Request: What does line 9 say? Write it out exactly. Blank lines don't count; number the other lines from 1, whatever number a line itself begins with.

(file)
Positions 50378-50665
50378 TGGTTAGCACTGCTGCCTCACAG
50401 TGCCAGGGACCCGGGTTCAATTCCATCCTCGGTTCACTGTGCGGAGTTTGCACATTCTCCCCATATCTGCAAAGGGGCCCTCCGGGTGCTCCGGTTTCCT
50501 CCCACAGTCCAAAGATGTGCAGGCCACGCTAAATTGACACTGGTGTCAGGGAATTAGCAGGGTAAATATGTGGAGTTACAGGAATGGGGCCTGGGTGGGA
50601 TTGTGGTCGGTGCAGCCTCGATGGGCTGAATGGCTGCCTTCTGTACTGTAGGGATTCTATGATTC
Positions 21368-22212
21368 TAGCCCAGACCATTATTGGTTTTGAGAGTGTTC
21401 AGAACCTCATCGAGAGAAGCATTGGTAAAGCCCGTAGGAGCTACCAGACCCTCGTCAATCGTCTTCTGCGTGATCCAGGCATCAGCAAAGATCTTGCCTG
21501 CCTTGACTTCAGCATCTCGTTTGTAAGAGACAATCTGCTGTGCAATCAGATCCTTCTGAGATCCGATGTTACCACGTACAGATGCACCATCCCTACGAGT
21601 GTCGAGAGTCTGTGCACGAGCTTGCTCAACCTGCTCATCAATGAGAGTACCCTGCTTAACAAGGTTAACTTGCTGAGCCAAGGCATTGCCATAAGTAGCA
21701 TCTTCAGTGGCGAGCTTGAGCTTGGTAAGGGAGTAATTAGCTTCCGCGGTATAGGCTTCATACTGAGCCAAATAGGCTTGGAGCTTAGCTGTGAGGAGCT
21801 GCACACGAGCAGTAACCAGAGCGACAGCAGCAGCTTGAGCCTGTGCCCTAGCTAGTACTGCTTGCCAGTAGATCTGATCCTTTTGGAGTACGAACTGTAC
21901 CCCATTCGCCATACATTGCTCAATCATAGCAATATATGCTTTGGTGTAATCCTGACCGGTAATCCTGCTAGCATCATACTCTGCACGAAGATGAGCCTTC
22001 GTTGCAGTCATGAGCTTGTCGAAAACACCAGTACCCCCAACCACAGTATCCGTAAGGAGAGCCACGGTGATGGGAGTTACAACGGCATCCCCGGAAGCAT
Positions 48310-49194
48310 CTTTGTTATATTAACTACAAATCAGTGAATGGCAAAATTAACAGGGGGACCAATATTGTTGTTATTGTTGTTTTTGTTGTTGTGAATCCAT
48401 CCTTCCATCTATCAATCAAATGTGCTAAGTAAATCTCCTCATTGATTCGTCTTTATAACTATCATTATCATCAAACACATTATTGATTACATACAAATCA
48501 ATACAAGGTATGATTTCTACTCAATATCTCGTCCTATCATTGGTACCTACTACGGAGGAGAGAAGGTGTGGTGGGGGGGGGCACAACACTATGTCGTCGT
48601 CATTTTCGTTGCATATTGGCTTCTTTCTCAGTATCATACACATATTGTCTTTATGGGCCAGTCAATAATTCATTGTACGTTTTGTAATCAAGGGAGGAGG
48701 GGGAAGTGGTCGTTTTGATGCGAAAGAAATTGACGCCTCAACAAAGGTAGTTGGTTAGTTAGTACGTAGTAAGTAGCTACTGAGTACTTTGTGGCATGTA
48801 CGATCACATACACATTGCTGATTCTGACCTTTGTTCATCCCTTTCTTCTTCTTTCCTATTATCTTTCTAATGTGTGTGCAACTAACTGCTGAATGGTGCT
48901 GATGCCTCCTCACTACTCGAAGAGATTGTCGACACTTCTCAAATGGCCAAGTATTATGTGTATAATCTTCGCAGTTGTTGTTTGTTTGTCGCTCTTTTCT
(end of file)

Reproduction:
21501 CCTTGACTTCAGCATCTCGTTTGTAAGAGACAATCTGCTGTGCAATCAGATCCTTCTGAGATCCGATGTTACCACGTACAGATGCACCATCCCTACGAGT